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Henry Wadsworth Longfellow, ed. Poems of Places: An Anthology in 31 Volumes.
Germany: Vols. XVII–XVIII. 1876–79.


The Busts of Goethe and Schiller

By William Allen Butler (1825–1902)

THIS is Goethe, with a forehead

Like the fabled front of Jove;

In its massive lines the tokens

More of majesty than love.

This is Schiller, in whose features,

With their passionate calm regard,

We behold the true ideal

Of the high heroic bard,

Whom the inward world of feeling

And the outward world of sense

To the endless labor summon,

And the endless recompense.

These are they, sublime and silent,

From whose living lips have rung

Words to be remembered ever

In the noble German tongue;

Thoughts whose inspiration, kindling

Into loftiest speech or song,

Still through all the listening ages

Pours its torrent swift and strong.

As to-day in sculptured marble

Side by side the poets stand,

So they stood in life’s great struggle

Side by side and hand to hand,

In the ancient German city,

Dowered with many a deathless name,

Where they dwelt and toiled together,

Sharing each the other’s fame:

One till evening’s lengthening shadows

Gently stilled his faltering lips,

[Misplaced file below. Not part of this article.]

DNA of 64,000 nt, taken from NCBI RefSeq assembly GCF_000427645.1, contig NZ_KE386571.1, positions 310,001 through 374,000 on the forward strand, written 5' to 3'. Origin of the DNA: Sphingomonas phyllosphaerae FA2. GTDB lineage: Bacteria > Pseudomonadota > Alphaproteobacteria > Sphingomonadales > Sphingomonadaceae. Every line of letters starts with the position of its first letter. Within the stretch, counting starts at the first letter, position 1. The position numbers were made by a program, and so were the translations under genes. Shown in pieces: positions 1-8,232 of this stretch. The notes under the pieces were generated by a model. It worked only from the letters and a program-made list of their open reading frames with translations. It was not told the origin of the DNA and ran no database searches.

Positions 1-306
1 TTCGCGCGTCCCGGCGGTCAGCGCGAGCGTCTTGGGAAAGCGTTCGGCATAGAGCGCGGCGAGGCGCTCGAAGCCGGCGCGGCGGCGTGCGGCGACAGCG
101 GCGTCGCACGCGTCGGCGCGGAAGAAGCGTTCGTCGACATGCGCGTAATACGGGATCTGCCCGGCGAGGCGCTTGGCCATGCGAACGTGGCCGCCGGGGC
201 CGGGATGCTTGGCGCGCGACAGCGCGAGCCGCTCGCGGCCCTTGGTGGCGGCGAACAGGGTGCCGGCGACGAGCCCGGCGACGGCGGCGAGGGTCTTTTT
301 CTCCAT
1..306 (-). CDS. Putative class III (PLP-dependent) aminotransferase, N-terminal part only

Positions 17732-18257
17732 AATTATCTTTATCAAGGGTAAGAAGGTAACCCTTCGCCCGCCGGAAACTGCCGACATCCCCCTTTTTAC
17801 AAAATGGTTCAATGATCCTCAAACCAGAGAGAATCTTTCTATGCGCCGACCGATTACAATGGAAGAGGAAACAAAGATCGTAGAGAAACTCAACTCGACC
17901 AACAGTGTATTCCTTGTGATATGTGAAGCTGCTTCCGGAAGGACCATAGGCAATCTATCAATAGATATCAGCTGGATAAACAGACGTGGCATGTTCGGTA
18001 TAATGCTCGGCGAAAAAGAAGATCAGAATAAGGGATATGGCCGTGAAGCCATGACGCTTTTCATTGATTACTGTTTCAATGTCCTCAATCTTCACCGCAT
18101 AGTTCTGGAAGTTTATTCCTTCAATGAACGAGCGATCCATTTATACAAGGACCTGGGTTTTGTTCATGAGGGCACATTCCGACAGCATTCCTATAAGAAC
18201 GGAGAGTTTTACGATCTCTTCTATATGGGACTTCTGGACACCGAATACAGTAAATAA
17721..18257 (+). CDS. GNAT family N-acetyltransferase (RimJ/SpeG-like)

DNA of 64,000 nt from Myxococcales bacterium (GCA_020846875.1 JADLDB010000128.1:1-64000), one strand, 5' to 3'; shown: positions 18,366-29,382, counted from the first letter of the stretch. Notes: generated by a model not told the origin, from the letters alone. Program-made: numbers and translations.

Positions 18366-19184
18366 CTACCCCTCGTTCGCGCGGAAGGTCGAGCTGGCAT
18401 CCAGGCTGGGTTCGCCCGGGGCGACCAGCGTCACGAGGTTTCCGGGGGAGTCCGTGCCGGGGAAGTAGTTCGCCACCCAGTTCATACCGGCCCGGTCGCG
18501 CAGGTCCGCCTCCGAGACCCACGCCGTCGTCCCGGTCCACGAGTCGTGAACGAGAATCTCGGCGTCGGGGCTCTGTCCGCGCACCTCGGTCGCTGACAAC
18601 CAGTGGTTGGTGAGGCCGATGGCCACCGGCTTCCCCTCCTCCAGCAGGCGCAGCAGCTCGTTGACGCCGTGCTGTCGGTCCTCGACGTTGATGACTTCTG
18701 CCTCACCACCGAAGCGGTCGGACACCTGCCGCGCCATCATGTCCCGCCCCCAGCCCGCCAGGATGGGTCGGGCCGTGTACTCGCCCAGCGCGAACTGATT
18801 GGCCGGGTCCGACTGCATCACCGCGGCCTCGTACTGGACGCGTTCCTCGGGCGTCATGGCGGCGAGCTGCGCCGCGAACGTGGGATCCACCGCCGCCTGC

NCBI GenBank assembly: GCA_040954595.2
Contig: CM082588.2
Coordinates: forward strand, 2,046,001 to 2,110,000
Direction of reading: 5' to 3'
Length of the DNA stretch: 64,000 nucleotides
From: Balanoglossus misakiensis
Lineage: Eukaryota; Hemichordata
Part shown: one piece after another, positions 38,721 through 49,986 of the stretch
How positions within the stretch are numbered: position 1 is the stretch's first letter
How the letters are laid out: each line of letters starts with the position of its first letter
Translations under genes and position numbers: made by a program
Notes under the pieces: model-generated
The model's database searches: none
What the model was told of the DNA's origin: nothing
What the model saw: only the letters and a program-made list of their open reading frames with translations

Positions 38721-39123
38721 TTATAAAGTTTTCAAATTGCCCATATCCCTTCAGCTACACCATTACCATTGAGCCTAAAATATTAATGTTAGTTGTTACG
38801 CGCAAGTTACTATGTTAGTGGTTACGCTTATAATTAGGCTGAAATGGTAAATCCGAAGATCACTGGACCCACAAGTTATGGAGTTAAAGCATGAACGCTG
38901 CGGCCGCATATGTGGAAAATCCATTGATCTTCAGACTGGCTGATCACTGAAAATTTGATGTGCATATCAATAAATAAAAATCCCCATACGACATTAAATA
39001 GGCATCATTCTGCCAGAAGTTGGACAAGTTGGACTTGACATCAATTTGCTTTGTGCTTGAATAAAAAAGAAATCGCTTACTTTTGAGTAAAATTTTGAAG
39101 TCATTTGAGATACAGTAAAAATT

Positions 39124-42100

But the other’s sun at noonday

Shrouded in a swift eclipse.

There their names are household treasures,

And the simplest child you meet

Guides you where the house of Goethe

Fronts upon the quiet street;

And, hard by, the modest mansion

Where full many a heart has felt

Memories uncounted clustering

Round the words “Here Schiller dwelt.”

In the churchyard both are buried,

Straight beyond the narrow gate,

In the mausoleum sleeping

With Duke Charles in sculptured state.

For the monarch loved the poets,

Called them to him from afar,—

Wooed them near his court to linger,

And the planets sought the star.

He, his larger gifts of fortune

With their larger fame to blend,

Living, counted it an honor

That they named him as their friend;

Dreading to be all-forgotten,

Still their greatness to divide,

Dying, prayed to have his poets

Buried one on either side.

But this suited not the gold-laced

Ushers of the royal tomb,

Where the princely House of Weimar

Slumbered in majestic gloom.

So they ranged the coffins justly,

Each with fitting rank and stamp,

And with shows of court precedence

Mocked the grave’s sepulchral damp.

Fitly now the clownish sexton

Narrow courtier-rules rebukes;

First he shows the grave of Goethe,

Schiller’s next, and last—the Duke’s.

Vainly midst these truthful shadows

Pride would flaunt her painted wing;

Here the monarch waits in silence,

And the poet is the king!